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The newly developed Appropriate Use Criteria (AUC) for Ventilation/Perfusion (V/Q) highlights the value the procedure has in the clinical setting and presents clinical scenarios in which it is most useful. It is a vital and well-accepted resource that will help guide physicians, across specialties, on the appropriate use of V/Q imaging in an accurate, safe, and cost‐effective manner; benefiting patients suspected of having acute pulmonary embolism (PE).
Click here to watch a video introduction to the AUC document’s salient points from its multidisciplinary authors who address several clinical scenarios for V/Q Imaging in Pulmonary Embolism and its importance to your practice.
AUC are evidence‐based and expert consensus‐driven guidelines developed to assist medical professionals in making the most appropriate diagnostic and therapeutic decisions when they order and perform a medical procedure. By implementing the AUC, medical professionals will fulfill the requirements of the 2014 Protecting Access to Medicare Act (PAMA) mandated by the Centers for Medicare & Medicaid Services (CMS). Starting January 1, 2018, CMS will require doctors to consult AUC prior to ordering advanced diagnostic imaging services in order to receive Medicare reimbursement. Early adopters of AUC will be eligible to report this use as a high‐weighted improvement activity under the Merit‐Based Incentive Payment System (MIPS) based on a rule proposed by CMS. CMS has designated qualified Provider‐Led Entities (qPLEs)—such as the Society of Nuclear Medicine and Molecular Imaging (SNMMI)—to develop AUCs under the Medicare Appropriate Use Criteria program.
The AUC for V/Q was created as a collaborative undertaking initiated by an SNMMI‐assembled workgroup that included experts from the SNMMI, the European Association of Nuclear Medicine (EANM), the American Society of Hematology (ASH), the Society of Thoracic Surgeons (STS), and the American College of Emergency Physicians (ACEP). The wide diversity of the workgroup committee members provided fair balance among a range of interrelated clinical specialties.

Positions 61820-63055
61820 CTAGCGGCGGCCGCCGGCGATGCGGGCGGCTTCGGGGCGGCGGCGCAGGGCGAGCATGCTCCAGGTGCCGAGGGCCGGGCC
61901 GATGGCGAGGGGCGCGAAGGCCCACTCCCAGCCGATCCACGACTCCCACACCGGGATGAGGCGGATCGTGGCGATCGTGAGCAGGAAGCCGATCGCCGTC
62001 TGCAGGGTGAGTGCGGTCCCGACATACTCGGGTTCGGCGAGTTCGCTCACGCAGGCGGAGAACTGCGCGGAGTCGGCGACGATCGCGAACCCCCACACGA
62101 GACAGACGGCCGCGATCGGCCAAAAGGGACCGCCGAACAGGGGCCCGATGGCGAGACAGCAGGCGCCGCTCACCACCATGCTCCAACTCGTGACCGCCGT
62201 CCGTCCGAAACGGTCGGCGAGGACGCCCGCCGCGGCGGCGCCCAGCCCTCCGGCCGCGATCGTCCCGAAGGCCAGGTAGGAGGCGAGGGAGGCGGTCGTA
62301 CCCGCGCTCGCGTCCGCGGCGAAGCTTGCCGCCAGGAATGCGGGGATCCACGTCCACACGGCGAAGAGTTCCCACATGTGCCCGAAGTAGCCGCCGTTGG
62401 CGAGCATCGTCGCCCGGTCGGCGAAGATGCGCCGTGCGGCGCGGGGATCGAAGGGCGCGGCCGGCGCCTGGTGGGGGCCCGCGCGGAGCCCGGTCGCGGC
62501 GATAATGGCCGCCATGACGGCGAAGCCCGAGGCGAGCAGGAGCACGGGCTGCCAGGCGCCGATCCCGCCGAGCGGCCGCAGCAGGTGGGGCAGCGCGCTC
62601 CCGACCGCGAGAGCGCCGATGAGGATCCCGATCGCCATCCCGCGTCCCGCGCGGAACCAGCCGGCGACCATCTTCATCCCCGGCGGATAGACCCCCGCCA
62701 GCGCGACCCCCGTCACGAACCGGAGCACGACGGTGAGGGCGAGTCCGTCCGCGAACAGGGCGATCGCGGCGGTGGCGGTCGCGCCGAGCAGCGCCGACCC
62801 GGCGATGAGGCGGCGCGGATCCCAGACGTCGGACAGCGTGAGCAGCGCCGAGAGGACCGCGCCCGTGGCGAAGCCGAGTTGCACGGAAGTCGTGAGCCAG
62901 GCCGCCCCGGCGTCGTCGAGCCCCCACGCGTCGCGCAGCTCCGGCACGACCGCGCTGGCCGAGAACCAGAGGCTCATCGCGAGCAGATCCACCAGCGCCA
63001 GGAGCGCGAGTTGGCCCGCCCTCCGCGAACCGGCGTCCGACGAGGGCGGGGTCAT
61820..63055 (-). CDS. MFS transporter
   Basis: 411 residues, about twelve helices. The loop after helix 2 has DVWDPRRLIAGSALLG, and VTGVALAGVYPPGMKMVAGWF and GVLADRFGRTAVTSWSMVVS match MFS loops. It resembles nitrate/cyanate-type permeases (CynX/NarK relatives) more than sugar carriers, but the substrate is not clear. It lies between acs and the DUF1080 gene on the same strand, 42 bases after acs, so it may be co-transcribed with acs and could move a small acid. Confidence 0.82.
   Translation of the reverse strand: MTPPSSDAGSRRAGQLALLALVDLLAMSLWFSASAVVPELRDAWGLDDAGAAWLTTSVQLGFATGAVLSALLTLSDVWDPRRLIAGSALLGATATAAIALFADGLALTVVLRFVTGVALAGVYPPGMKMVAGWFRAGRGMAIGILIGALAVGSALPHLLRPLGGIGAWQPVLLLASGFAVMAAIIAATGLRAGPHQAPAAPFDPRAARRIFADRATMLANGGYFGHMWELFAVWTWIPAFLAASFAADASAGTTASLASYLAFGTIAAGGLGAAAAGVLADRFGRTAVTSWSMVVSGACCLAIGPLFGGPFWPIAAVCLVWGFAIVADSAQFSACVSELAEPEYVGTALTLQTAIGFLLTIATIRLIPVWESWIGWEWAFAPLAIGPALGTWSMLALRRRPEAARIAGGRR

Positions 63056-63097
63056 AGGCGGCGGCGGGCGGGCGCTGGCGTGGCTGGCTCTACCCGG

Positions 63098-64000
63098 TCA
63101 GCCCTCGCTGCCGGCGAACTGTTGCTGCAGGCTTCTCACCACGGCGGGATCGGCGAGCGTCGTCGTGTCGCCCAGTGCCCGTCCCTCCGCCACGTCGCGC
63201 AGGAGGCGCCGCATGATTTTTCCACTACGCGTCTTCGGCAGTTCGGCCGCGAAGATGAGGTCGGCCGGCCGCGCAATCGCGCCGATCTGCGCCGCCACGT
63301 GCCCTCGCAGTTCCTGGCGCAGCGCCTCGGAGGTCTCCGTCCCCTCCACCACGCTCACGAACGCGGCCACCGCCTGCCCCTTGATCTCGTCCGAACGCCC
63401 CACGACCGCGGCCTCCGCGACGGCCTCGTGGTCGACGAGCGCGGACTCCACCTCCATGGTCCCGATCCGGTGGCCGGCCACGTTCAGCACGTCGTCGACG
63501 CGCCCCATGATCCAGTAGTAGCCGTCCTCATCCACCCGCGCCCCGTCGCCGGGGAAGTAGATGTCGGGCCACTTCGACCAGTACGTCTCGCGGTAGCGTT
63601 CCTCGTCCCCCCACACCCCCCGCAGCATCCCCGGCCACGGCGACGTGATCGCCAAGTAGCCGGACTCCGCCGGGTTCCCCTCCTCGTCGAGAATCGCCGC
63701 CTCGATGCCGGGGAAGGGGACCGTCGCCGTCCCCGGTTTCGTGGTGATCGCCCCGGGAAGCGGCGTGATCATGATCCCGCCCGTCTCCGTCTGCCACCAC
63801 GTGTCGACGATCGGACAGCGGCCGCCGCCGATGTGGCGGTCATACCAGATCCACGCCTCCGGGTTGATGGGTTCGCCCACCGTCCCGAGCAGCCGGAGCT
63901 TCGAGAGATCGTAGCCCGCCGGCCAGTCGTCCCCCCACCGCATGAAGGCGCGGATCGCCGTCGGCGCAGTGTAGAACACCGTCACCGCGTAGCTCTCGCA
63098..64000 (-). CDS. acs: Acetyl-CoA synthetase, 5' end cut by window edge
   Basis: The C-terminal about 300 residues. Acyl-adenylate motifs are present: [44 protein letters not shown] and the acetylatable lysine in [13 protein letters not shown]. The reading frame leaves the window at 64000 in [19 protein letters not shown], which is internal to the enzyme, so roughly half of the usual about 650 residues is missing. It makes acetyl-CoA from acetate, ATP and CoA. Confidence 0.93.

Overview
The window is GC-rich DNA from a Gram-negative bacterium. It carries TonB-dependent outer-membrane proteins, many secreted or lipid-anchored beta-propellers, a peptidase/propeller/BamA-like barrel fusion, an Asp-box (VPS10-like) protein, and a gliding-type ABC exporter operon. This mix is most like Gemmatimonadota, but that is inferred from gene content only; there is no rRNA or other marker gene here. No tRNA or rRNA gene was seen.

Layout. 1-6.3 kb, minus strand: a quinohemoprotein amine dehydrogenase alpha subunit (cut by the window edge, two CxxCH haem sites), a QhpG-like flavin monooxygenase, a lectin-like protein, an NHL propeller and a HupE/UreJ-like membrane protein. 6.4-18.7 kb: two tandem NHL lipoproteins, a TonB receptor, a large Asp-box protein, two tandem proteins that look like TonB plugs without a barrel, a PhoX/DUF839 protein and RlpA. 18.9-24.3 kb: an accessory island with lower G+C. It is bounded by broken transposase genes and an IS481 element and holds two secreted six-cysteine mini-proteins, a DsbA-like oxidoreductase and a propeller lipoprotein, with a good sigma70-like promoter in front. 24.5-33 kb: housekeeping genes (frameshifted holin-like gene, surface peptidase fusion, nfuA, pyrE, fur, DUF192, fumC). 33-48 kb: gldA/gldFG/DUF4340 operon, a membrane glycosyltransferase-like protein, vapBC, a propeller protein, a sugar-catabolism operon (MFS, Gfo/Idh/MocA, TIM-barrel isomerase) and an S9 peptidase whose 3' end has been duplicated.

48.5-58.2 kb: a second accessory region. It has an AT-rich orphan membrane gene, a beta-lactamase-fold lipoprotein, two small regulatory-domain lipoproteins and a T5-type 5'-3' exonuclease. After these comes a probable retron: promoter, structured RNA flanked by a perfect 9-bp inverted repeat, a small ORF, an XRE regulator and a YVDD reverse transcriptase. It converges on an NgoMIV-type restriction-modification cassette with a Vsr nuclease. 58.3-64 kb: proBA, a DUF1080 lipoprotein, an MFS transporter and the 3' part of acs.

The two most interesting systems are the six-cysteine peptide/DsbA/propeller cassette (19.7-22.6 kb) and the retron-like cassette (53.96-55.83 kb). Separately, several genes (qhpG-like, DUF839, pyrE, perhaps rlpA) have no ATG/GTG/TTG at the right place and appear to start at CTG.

Multiple applications of V/Q imaging were evaluated and rated for appropriateness by the committee. Ratings were based on the consensus of evidence‐based literature, as well as expert opinions, and were heavily weighted toward practical clinical scenarios. Based on the AND/UCLA appropriateness method, the workgroup scored each clinical scenario on a scale from 1 to 9 for the use of V/Q:
The AUC has been published on behalf of SNMMI and will be submitted to CMS for approval.1
The use of V/Q scintigraphy should be considered in many common clinical scenarios in the diagnosis of PE. The AUC guidance for V/Q provides standardization of an evidence‐ and expert‐based diagnostic approach. CMS plans to incentivize physicians to use the AUC through merit‐based reimbursement in a proposed rule on the 2018 Quality Payment Program established under the Medicare Access and CHIP Reauthorization Act of 2015 (MACRA).
The AUC for V/Q is particularly applicable for patients with:
The ACEP has endorsed the AUC for V/Q, which is significant as emergency physicians are the primary group of physicians that diagnose or rule out PE